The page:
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Breaking big beams in High-Bay Lab

A team of graduate students test a beam in the High-Bay lab at UIC

A team of UIC graduate students in the civil, materials, and environmental engineering department teamed up with the County Prestress company to compete in the Precast/Prestressed Concrete Institute (PCI) Engineering Design Competition, also known as the Big Beam competition.

The competition challenges students to design, build, and test a 20-foot-long precast, prestressed concrete beam with a PCI producer member.

“We’d love to encourage students to be more active with the precast industry, teach them about it, and have them be excited about it,” said Ali Shrih, of County Prestress, who acted as a mentor for the students and a test monitor for PCI.

As a research institution, UIC offers students the opportunity to be part of competitions like Big Beam and bring their ideas to life.

“Being in the classroom is great and learning the theory is fantastic, but once you get your hands dirty and actually seeing something go from the paper to the manufacturing process is the most exciting part of engineering. These competitions allow us to do that,” said PhD candidate Raguez Taha.

“This gives them the experience to visualize how a failure happens and they can see the difference between their hand calculations and actual numbers,” said Professor Didem Ozevin, who is serving as the team’s advisor. “Visualization is critical for civil engineering students to understand the failure pattern.”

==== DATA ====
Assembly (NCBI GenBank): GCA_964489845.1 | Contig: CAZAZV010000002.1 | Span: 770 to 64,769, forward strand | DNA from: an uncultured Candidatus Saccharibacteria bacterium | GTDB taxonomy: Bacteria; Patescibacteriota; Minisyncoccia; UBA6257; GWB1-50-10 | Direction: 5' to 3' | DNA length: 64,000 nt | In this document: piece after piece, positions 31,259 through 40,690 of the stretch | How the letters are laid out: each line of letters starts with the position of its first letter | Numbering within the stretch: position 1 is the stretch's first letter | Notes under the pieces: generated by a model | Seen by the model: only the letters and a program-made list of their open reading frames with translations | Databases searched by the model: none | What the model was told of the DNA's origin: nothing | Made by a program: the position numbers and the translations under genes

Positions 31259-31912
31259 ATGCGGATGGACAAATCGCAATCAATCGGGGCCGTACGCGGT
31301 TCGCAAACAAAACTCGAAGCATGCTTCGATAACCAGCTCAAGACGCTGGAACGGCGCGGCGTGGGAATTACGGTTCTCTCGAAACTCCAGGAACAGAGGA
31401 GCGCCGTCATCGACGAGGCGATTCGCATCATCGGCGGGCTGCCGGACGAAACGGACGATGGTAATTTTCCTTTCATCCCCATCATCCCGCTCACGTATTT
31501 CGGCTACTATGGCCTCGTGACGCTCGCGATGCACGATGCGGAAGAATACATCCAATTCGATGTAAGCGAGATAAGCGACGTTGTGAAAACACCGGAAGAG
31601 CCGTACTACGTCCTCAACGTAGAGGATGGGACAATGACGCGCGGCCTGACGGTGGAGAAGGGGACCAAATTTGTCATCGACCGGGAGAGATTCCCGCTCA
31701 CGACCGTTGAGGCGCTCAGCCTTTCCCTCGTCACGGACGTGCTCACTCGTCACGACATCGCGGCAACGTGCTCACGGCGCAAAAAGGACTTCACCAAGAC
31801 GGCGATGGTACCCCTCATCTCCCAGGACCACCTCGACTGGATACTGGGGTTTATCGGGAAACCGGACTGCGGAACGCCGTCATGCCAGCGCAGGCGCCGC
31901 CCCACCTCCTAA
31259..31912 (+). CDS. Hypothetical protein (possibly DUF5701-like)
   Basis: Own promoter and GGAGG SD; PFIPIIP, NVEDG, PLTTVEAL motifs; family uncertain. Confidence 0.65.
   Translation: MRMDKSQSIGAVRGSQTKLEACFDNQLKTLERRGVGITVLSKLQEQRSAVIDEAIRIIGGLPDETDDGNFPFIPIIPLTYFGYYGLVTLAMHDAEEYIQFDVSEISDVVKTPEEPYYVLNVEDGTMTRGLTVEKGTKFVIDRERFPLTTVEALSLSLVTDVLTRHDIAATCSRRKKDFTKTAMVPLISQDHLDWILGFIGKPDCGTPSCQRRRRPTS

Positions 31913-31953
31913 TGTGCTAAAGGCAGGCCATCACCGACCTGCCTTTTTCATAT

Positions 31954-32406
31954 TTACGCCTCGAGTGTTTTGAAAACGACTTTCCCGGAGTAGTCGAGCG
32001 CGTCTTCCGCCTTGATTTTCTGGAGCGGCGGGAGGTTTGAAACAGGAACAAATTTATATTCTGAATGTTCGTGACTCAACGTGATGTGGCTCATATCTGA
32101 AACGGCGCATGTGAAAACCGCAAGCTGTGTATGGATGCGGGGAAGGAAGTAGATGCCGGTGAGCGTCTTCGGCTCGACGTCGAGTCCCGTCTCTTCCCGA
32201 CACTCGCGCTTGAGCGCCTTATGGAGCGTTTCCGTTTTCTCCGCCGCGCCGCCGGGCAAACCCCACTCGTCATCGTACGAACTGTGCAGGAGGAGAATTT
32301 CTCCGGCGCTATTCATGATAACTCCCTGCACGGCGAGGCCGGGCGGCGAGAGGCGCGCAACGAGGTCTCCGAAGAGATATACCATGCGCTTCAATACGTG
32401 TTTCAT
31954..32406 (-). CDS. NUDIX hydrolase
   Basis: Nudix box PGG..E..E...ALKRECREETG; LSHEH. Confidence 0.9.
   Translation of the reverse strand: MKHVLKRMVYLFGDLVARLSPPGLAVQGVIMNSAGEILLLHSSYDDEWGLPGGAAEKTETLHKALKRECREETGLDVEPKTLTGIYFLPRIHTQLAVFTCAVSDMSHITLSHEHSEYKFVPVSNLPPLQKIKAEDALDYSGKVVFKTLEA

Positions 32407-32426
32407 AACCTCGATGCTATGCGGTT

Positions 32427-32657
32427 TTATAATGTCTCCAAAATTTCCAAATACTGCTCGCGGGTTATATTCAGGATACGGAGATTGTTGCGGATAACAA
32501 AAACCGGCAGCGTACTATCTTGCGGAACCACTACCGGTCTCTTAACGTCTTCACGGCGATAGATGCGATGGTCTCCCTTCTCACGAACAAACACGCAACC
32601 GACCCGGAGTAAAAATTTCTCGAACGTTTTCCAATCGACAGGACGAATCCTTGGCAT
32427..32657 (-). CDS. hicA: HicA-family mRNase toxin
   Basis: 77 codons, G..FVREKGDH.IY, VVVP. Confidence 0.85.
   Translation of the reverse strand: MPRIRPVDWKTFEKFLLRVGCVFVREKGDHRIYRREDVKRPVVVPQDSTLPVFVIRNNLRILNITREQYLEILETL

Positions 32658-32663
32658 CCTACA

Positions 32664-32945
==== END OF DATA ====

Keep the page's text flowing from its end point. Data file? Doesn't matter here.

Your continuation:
The UIC team is made up of Taha, Caitlin Koziel, Said Elferachi, and Haider Himairi. Additional support was provided by Professor Lesley Sneed, Professor Mohsen Issa and his students, and the support staff in the High-Bay Structures Laboratory where the beam was tested.

“The High-Bay Lab is a great facility with bright light, a wonderful setup, a lot of room to work, and the equipment we have is easier to handle when dealing with something this size,” said Taha.

Entries are judged on a variety of criteria, including the beam’s performance in stress tests simulating types of real-life conditions structural building and infrastructure components endure to ensure safety, as well as the quality of their analysis, presented in the form of reports and a video overview of their projects.

With the test completed on May 31, the team must compare their predictions with experimental measurements from the test and submit them to PCI. The winners will be announced in April 2024.